Sunday, November 04, 2007

Patterson Promises News on Sale of Christmas Mountains

If we go by the hints he's been dropping, today is the day Texas Land Commissioner Jerry Patterson unveils his plans to sell the Christmas Mountains.

Patterson wants us to believe that the land board will be approving a bid so superior to the option of placing the land with the National Park Service, as was originally intended, that it will make the public forget that Patterson is selling our public land to a private developer.
“[T]he outcome I have in mind WILL result in better stewardship, and better access than a simple transfer to the NPS. All of this will become apparent after the bids are recd [sic] and the winner is selected (assuming we have a winner).”
Last week's profile of Jerry Patterson in the Dallas Morning News was a fawning piece with a title that tells it all: "Texas Land Commissioner Patterson keeps cool, packs heat." The gist of this article is that Patterson is an ideologue who is just standing by his principles.
He has already taken quite a bit for telling National Park Service officials that if they wouldn't let people carry firearms on the property, he wouldn't sell it to them. No guns, he told them, no deal.
That's as close as the article gets to explaining the real reason Patterson has drawn the ire of environmentalists. By buying into Patterson's argument that he comes in for so much criticism because of his stand on guns, the author completely misses the point - Patterson is selling public land, donated and designated by the donor for preservation and the enjoyment of the public, to private developers in defiance of common sense, contractual obligation and ethical responsibility.

Patterson is moving forward with this sale despite that fact that the sale doesn't comply with a key provision in the original contract and breaks a promise made by the state's previous land commissioner to the donors. Whether it's pure cronyism, or some misguided libertarian impulse, it's a flagrant misuse of public office.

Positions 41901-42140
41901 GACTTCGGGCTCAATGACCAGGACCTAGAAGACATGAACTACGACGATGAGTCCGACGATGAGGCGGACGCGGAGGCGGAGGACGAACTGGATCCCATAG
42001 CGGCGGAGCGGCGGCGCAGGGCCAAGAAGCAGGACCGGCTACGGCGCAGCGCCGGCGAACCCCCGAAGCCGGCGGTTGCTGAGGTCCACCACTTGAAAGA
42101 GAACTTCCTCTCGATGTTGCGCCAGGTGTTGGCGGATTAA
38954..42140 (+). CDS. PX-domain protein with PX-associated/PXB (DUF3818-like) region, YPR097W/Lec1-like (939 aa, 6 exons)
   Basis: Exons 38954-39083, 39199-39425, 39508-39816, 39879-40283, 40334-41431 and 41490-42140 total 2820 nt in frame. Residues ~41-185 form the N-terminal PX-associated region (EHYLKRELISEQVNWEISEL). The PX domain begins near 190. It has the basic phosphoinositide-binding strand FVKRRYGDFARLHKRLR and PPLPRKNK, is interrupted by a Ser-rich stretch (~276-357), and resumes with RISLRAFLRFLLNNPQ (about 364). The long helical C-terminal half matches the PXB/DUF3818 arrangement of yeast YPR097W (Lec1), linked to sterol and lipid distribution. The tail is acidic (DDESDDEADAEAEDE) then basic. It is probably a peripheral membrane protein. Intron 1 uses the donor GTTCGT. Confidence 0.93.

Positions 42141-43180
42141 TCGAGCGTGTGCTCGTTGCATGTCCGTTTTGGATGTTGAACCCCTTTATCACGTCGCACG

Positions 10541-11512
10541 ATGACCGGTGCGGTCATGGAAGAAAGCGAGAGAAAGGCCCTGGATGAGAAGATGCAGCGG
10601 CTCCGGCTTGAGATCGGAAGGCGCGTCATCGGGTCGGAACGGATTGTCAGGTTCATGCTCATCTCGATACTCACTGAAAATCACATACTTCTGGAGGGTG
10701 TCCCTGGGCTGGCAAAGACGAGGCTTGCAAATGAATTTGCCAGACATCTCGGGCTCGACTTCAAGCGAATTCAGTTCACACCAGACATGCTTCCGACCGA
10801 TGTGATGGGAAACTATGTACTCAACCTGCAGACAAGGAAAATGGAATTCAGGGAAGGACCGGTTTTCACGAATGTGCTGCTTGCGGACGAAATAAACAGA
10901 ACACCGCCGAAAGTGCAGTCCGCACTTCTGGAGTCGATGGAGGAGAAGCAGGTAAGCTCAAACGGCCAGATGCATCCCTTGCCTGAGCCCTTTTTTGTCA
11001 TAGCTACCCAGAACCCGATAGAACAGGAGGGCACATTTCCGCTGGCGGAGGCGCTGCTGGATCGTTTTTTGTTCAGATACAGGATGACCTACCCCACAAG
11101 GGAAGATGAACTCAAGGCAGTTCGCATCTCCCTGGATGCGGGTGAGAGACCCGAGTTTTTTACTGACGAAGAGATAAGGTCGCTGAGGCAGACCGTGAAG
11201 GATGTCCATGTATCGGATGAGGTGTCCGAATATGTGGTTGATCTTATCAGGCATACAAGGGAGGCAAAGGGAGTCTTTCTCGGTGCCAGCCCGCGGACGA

Patterson, who said the state won't comply with a provision in the contract giving the original donors a say before anyone else acquires the property, is pushing forward with the sale. The land office reported two bids before a 10 a.m. deadline on Wednesday. The School Land Board, over which Patterson presides, is expected to select a winner next week.

Conservation Fund President Larry Selzer said Wednesday that it was at the request of state officials that his organization donated the property to the General Land Office in the first place. He said the state wanted to preserve the property and so specifically committed to the donors that the mountains would remain in public hands.

Glenn Smith at BOR sums it up when he asks:

How is it Jerry Patterson believes this land that's our is his land?

He was greatly offended last year when I raised objections to the sale of the most pristine part of the Black Gap Wildlife Refuge. He went so far as to alter a map he gave to reporters to try and show he land he wanted to sell was not part of the Refuge, which everyone knows it was.

Thin-skinned and mule-headed, Patterson plays Chupacabra to Texas natural treasures. Like the legendary Mexican monster does to chicken blood, Patterson sneaks around at night sucking the land right out from under our feet.

Now it's the Christmas mountains he wants to sell, and Patterson is more full of stuffing than a Christmas turkey. Today's NYT piece on this tragedy by Ralph Blumenthal is solid. Read it.

According to the FWST, the announcement may come this afternoon.
In a tantalizing news release issued Friday, Patterson vowed to make a "surprise announcement regarding the sale of Christmas Mountains." He called a news conference for 2:30 p.m. Monday.
We'll keep you posted.

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